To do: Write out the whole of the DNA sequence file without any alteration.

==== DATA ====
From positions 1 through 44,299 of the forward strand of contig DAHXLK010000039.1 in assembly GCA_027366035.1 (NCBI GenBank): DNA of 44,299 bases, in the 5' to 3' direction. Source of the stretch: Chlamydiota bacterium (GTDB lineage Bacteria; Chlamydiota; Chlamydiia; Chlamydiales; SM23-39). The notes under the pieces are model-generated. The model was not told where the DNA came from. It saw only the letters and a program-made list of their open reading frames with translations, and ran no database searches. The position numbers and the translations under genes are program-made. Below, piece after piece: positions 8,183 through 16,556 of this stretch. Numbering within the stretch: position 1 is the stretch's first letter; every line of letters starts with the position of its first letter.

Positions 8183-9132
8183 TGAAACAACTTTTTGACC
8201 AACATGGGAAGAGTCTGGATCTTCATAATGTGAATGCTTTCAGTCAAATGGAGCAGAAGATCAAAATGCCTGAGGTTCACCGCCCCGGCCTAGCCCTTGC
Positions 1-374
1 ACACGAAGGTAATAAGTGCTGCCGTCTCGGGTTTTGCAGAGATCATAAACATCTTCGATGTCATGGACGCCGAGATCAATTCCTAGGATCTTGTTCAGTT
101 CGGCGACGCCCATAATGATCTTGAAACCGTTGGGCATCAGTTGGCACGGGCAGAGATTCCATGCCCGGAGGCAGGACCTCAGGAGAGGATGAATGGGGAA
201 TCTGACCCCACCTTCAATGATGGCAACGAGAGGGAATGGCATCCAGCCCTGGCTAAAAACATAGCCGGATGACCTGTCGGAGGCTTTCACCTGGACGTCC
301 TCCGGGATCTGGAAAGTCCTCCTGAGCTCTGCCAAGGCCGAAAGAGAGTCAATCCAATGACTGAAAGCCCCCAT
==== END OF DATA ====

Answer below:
From positions 1 through 44,299 of the forward strand of contig DAHXLK010000039.1 in assembly GCA_027366035.1 (NCBI GenBank): DNA of 44,299 bases, in the 5' to 3' direction. Source of the stretch: Chlamydiota bacterium (GTDB lineage Bacteria; Chlamydiota; Chlamydiia; Chlamydiales; SM23-39). The notes under the pieces are model-generated. The model was not told where the DNA came from. It saw only the letters and a program-made list of their open reading frames with translations, and ran no database searches. The position numbers and the translations under genes are program-made. Below, piece after piece: positions 8,183 through 16,556 of this stretch. Numbering within the stretch: position 1 is the stretch's first letter; every line of letters starts with the position of its first letter.

Positions 8183-9132
8183 TGAAACAACTTTTTGACC
8201 AACATGGGAAGAGTCTGGATCTTCATAATGTGAATGCTTTCAGTCAAATGGAGCAGAAGATCAAAATGCCTGAGGTTCACCGCCCCGGCCTAGCCCTTGC
Positions 1-374
1 ACACGAAGGTAATAAGTGCTGCCGTCTCGGGTTTTGCAGAGATCATAAACATCTTCGATGTCATGGACGCCGAGATCAATTCCTAGGATCTTGTTCAGTT
101 CGGCGACGCCCATAATGATCTTGAAACCGTTGGGCATCAGTTGGCACGGGCAGAGATTCCATGCCCGGAGGCAGGACCTCAGGAGAGGATGAATGGGGAA
201 TCTGACCCCACCTTCAATGATGGCAACGAGAGGGAATGGCATCCAGCCCTGGCTAAAAACATAGCCGGATGACCTGTCGGAGGCTTTCACCTGGACGTCC
301 TCCGGGATCTGGAAAGTCCTCCTGAGCTCTGCCAAGGCCGAAAGAGAGTCAATCCAATGACTGAAAGCCCCCAT